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Auditor-General in talks with Treasury to recoup R150m spent on auditing Covid-19 corruption

Auditor-General Tsakani Maluleke.

Auditor-General Tsakani Maluleke.

  • AGSA is in discussions with Treasury to recoup the R150 million it spent on real-time audits of Government’s Covid-19 relief package.
  • This will address the R57 million shortfall in its budget for 2020/2021.
  • The real-time audits were not budgeted for.

The Auditor-General of South Africa (AGSA) is engaging with National Treasury to recoup the R150 million it spent on real-time auditing of Covid-19 procurement.

Last year, when government announced its R500 billion Covid-19 relief package, President Cyril Ramaphosa asked AGSA to perform real-time auditing on these measures.

Presenting the Standing Committee on the Auditor-General with AGSA’s strategic plan for 2021 to 2024, Auditor-General Tsakani Maluleke said AGSA will have a budget deficit of R57 million for the 2021/2022 financial year, meaning that they will have to draw on their reserves.

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“This will have a negative impact on our cash cover going forward,” reads Maluleke’s presentation.

After DA MP Haniff Hoosen expressed his concern about the projected shortfall, Maluleke said this will be “diminished” once AGSA received payment for the R150 million it spent on the real-time audits.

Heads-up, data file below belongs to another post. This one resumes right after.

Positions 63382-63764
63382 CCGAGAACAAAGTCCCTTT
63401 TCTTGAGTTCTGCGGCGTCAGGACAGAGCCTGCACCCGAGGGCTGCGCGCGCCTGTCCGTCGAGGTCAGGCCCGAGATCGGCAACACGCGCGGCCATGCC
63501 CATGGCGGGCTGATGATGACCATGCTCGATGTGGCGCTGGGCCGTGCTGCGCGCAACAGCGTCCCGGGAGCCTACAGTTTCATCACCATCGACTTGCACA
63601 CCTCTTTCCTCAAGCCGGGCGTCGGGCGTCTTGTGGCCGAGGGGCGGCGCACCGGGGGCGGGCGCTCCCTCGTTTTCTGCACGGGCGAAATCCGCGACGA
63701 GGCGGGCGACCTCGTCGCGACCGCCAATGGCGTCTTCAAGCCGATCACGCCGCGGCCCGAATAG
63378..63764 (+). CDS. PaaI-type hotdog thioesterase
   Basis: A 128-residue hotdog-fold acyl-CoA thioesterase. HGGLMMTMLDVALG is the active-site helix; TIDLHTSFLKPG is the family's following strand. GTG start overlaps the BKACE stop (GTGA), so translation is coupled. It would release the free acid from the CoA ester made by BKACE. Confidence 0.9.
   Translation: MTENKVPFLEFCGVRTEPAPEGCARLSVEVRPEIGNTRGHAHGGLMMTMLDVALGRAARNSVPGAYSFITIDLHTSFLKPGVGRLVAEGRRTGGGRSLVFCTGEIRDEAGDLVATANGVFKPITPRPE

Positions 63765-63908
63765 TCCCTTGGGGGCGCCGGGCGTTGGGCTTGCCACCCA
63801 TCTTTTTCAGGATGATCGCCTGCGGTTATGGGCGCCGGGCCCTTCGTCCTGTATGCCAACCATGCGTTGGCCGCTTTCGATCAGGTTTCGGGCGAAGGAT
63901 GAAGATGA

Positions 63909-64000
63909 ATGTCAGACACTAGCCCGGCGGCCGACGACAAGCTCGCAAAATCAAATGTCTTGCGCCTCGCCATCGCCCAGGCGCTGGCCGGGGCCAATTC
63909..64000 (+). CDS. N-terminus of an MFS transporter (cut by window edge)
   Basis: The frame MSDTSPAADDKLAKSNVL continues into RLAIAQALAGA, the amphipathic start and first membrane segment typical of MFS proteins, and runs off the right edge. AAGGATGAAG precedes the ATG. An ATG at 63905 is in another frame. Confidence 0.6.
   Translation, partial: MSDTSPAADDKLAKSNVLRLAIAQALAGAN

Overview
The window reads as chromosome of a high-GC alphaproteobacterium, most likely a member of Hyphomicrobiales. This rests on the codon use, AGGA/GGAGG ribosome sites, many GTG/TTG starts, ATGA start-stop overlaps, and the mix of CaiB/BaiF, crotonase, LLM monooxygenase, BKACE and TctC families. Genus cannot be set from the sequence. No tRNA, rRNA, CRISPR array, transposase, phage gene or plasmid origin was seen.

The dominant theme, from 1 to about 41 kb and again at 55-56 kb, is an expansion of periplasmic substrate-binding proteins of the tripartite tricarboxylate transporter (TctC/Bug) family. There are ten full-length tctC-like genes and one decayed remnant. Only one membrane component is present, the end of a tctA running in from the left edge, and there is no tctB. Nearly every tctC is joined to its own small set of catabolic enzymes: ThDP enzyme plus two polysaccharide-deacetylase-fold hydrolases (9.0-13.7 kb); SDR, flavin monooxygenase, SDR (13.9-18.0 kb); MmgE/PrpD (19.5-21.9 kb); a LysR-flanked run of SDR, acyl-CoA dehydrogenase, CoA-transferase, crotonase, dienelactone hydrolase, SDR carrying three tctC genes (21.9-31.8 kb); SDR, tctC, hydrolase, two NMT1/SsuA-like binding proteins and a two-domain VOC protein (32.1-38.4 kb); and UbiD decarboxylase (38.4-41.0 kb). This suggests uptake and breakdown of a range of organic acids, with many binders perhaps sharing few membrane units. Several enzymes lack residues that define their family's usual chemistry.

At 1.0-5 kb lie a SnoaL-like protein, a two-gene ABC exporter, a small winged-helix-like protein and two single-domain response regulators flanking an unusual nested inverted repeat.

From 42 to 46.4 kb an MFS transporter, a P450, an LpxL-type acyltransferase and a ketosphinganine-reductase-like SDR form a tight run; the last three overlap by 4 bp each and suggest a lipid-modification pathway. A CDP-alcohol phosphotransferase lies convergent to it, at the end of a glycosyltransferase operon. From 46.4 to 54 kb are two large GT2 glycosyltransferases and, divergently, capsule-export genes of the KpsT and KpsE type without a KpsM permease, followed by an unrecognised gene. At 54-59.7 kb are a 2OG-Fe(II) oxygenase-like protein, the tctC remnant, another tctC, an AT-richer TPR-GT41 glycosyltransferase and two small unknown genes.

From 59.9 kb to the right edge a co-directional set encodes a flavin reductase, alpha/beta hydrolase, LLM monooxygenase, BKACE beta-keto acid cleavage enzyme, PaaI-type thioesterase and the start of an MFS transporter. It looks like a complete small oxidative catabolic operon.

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“We have yet to get the benefit of that money back,” she said, adding that AGSA continues to engage with Treasury on the matter. She said if the matter is not resolved in two to three weeks, she’ll turn to the committee for help.

She said they tried to recoup as much of the expenses from the auditees as possible, but this was not always possible. Furthermore, that work was not budgeted for, because it was necessitated by the pandemic.

Two weeks ago, Maluleke presented the findings of these real-time audits to the committee.

AGSA found that some of the projects were abandoned or redirected, while others didn’t achieve the required objectives.  

Furthermore, AGSA uncovered unfairness in the awarding of government business and found insufficient steps to prevent overpricing, financial loss, fraud, and abuse of the system.

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